So if you have a business and your supplier sells you a product with a latent defect that you don't discover until much later, and this defect affects your business negatively, you don't see where the supplier could be liable? Have you never heard of a breach of warranty?

    Yes, the customers are trusting Carbonite and not Carbonite's suppliers, but realize that Carbonite is trusting its suppliers to provide a product that allows Carbonite to provide its service to its customers. If the suppliers fail in that regard, don't you think that the suppliers should shoulder some of the blame?

     

    reply to this | link to this | view in chronology ]

    •  
      icon
      ChurchHatesTucker (profile), Mar 26th, 2009 @ 5:59pm

      Re: Really? You don't see the claim?

      So if you have a business and your supplier sells you a product with a latent defect that you don't discover until much later, and this defect affects your business negatively, you don't see where the supplier could be liable?

      Yup. I also see that I don't want to do business with Carbonite. They are apparently as trusting as newborn kittens. Which is cute, but not the kind of folk I want to entrust my data to.

       

      reply to this | link to this | view in chronology ]

    •  
      identicon
      Lori Salow Marshall, Mar 27th, 2009 @ 9:33pm

      Re: Really? You don't see the claim?

      Any technology business must plan for the worst despite warranties or guarantees of any product. Designing an environment where your core business offering can fail as a result of a single hardware fault is taking a risk - warranty or not. If your core competency is to remove that risk for your clients, you should mitigate all risks. Damages as the result of this lawsuit will not help Carbonite's customers, but rather reimburse them their own time and expense. Where are the customers in this whole equation?

       

      reply to this | link to this | view in chronology ]

  •  
    identicon
    Weird Harold's former #5 fan, Mar 26th, 2009 @ 4:40pm

    What if the supplier repaid Carbonite whatever Carbonite had to pay out to the users who actually lost data?

    From the synopsis of Carbonite's TOS, it looks like that would be exactly $0.

     

    reply to this | link to this | view in chronology ]

  •  
    identicon
    Freedom, Mar 26th, 2009 @ 5:12pm

    Enterprise Backup Solutions...

    As someone that has been burnt many times by Enterprise level (and SMB level) products which I'm sure Carbonite was/is using, I can sort of understand their position.

    With that said, the enterprise grade/level products being used are still relatively young and these products haven't been fully hardened/vetted in the real world. To expect perfection at this stage is asking too much.

    I love when someone expects all this extremely complex technology that is literally fresh out of the lab to work 100%. Apparently, no one else lives in a world where their workstation, programs, phones, DVRs, etc. never crash. For anyone that think Enterprise devices should somehow be better doesn't realize that Enterprise products are just low-volume, high-priced consumer products that only Enterprise can afford.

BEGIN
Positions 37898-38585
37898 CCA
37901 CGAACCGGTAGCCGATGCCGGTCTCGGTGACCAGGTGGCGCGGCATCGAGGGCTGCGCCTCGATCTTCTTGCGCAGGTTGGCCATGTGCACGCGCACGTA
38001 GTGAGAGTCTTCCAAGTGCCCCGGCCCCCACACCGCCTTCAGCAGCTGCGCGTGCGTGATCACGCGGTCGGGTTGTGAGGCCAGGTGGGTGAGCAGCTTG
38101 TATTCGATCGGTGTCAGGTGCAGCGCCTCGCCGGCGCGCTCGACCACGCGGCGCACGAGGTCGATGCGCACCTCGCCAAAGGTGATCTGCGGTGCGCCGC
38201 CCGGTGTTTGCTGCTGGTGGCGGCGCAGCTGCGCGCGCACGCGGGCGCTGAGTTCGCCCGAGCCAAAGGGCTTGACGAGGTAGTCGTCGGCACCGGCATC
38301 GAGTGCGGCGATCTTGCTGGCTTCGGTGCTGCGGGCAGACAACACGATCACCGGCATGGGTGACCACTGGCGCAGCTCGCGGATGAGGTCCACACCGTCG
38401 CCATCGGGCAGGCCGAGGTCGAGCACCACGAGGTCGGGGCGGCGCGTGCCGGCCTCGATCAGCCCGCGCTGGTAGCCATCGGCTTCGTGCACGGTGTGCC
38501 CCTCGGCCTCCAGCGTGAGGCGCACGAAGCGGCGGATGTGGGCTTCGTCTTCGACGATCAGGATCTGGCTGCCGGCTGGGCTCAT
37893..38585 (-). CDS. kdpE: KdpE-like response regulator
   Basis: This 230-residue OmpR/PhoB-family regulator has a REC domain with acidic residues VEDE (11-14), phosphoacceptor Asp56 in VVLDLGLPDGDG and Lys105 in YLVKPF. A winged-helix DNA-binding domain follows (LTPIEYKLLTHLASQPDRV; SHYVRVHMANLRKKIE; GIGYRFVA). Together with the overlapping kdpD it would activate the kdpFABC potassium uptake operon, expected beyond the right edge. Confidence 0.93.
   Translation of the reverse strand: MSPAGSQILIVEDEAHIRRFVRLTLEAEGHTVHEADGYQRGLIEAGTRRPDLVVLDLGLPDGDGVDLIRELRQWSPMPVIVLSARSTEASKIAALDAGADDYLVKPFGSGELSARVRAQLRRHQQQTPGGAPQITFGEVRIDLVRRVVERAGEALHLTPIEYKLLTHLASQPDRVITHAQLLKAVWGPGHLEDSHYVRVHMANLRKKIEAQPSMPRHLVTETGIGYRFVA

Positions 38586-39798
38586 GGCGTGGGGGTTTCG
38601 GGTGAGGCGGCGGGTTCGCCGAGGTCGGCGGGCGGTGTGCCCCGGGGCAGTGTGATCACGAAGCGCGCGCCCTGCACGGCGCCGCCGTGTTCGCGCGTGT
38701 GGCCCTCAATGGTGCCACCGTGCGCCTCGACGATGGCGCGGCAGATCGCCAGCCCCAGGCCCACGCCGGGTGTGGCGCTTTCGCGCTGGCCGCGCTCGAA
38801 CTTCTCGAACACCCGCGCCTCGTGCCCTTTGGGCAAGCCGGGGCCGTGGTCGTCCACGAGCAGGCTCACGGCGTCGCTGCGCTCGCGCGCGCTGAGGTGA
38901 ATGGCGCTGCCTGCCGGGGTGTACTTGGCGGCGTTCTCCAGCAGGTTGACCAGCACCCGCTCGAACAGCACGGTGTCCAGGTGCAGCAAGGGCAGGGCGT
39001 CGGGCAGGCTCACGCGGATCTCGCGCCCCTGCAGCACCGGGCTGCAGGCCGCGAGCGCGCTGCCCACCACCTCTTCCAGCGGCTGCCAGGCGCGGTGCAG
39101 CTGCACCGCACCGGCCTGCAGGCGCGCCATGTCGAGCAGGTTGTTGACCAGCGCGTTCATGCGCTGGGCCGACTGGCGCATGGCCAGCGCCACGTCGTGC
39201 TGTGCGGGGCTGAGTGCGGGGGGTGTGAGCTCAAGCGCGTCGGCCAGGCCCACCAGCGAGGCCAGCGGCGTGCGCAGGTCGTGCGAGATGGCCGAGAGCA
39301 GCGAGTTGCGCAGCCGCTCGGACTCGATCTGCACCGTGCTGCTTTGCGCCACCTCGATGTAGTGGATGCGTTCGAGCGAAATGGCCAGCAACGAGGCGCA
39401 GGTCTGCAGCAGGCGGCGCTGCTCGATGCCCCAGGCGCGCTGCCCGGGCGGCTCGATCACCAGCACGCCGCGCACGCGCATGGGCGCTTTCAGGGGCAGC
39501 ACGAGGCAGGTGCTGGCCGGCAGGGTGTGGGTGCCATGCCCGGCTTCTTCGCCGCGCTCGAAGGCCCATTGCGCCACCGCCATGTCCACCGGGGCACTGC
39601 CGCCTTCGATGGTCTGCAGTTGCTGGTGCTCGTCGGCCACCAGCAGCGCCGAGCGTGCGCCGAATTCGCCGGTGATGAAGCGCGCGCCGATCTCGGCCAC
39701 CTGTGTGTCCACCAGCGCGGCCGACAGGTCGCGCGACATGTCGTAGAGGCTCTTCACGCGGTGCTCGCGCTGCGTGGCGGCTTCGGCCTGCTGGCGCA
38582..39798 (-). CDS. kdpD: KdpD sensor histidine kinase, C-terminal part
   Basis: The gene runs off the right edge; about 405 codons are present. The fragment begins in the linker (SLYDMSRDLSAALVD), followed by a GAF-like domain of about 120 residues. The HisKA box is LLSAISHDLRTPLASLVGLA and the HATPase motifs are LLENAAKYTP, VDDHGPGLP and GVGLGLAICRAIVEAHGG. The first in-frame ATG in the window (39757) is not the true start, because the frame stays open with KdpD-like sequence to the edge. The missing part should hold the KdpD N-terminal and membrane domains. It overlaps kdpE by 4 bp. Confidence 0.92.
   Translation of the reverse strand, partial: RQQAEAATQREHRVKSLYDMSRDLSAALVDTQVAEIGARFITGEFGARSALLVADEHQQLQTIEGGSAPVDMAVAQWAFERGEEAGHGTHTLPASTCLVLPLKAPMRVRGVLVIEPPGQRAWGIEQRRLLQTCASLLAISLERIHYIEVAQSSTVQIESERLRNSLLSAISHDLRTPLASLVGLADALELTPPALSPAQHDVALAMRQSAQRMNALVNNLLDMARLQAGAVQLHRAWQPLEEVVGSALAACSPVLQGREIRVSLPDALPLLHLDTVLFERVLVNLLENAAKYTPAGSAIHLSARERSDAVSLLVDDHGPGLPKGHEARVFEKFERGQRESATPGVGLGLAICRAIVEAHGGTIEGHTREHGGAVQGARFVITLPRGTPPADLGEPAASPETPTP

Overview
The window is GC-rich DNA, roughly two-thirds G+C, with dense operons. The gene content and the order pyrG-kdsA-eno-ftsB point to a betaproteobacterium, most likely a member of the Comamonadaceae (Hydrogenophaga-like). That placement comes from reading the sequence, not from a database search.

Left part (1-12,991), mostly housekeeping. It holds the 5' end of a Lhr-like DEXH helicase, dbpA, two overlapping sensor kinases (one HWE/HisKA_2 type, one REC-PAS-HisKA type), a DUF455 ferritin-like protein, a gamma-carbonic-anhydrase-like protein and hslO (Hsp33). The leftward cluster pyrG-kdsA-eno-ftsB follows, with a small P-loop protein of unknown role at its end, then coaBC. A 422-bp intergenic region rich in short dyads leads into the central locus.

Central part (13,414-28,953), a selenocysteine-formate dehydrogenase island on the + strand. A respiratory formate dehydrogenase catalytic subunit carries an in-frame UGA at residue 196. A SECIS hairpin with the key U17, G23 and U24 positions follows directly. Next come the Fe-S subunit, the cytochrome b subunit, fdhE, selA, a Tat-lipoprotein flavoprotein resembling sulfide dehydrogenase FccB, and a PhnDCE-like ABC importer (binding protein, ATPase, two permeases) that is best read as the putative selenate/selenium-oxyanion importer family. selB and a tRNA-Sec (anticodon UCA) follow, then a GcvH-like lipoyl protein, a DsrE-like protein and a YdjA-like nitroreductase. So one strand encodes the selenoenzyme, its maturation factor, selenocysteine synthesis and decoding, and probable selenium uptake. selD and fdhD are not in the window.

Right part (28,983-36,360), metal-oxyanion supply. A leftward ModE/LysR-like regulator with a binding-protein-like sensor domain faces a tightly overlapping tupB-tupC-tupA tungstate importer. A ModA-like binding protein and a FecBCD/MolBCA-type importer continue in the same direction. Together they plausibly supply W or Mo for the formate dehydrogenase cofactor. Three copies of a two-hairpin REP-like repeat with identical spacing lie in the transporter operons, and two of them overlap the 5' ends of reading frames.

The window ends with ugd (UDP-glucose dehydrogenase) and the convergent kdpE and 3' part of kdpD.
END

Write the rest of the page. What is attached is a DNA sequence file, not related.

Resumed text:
While I don't know the particulars of what failed, anyone in IT that has had the pleasure of a hardware RAID system failing because they used a drive that was approved by had a different firmware revision, used a drive that was larger and unsupported, used a drive that was supported by the RAID Card, but not the back plane, and so on realize that storage is still complex even at a much lower level. Add-on all the crap that has to happen at the enterprise level along with low production/vetted custom silicon and it is frankly surprising that any of this stuff works.

    Freedom

     

    reply to this | link to this | view in chronology ]

  •  
    identicon
    Jonathan, Mar 26th, 2009 @ 5:25pm

    Stupid is as Stupid Does

    Anyone who depends on a sole repository for their data is already in trouble.

    No one source of backup is safe. They should have been keeping it on at least two separate sources for true safety. If the data is worth backing up, it's worth backing up in a manner that will protect it from virtually any failure.

     

    reply to this | link to this | view in chronology ]

  •  
    identicon
    Weird Harold, Mar 26th, 2009 @ 6:19pm

    In my mind, Carbonite has done an excellent job reminding everyone that they had a huge failure in the past. If they hadn't brought it up, I might never have known.

    I would say that they have shot themselves in the foot more than anything.

     

    reply to this | link to this | view in chronology ]

  •  
    icon
    Cap'n Jack (profile), Mar 26th, 2009 @ 6:43pm

    Weird Harold, be careful! You're treading on logical grounds here.

    It could hurt your reputation.

     

    reply to this | link to this | view in chronology ]

    •  
      icon
      ChurchHatesTucker (profile), Mar 26th, 2009 @ 6:52pm

      Re:

      Weird Harold, be careful! You're treading on logical grounds here. It could hurt your reputation.

      No, he does it more than most people realize. Don't be afraid to agree with WH (but do doublecheck that he's saying what you think he's saying.)

       

      reply to this | link to this | view in chronology ]

  •  
    identicon
    Newbelius, Mar 26th, 2009 @ 7:48pm

    Redundancy is key, so why did Carbonite throw away the key?

    From the article:
    Carbonite alleges that the Promise VTrak Raid equipment in several instances failed to recognize defects in the hard drives and transfer the data to another hard drive before the data was lost